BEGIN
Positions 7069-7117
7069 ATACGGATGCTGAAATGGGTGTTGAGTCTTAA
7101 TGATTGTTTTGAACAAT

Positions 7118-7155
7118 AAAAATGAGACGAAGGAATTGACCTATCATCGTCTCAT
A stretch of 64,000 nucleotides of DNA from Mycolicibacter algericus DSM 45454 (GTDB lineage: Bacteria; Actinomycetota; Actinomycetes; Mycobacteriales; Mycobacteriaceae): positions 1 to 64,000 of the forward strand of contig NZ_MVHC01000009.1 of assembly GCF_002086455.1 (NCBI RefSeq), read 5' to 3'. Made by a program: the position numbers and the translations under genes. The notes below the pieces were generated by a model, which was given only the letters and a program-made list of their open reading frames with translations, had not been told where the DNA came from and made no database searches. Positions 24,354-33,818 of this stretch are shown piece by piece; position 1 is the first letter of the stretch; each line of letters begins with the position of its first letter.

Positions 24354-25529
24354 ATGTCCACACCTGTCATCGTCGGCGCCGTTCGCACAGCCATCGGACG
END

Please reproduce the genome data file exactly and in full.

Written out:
Positions 7069-7117
7069 ATACGGATGCTGAAATGGGTGTTGAGTCTTAA
7101 TGATTGTTTTGAACAAT

Positions 7118-7155
7118 AAAAATGAGACGAAGGAATTGACCTATCATCGTCTCAT
A stretch of 64,000 nucleotides of DNA from Mycolicibacter algericus DSM 45454 (GTDB lineage: Bacteria; Actinomycetota; Actinomycetes; Mycobacteriales; Mycobacteriaceae): positions 1 to 64,000 of the forward strand of contig NZ_MVHC01000009.1 of assembly GCF_002086455.1 (NCBI RefSeq), read 5' to 3'. Made by a program: the position numbers and the translations under genes. The notes below the pieces were generated by a model, which was given only the letters and a program-made list of their open reading frames with translations, had not been told where the DNA came from and made no database searches. Positions 24,354-33,818 of this stretch are shown piece by piece; position 1 is the first letter of the stretch; each line of letters begins with the position of its first letter.

Positions 24354-25529
24354 ATGTCCACACCTGTCATCGTCGGCGCCGTTCGCACAGCCATCGGACG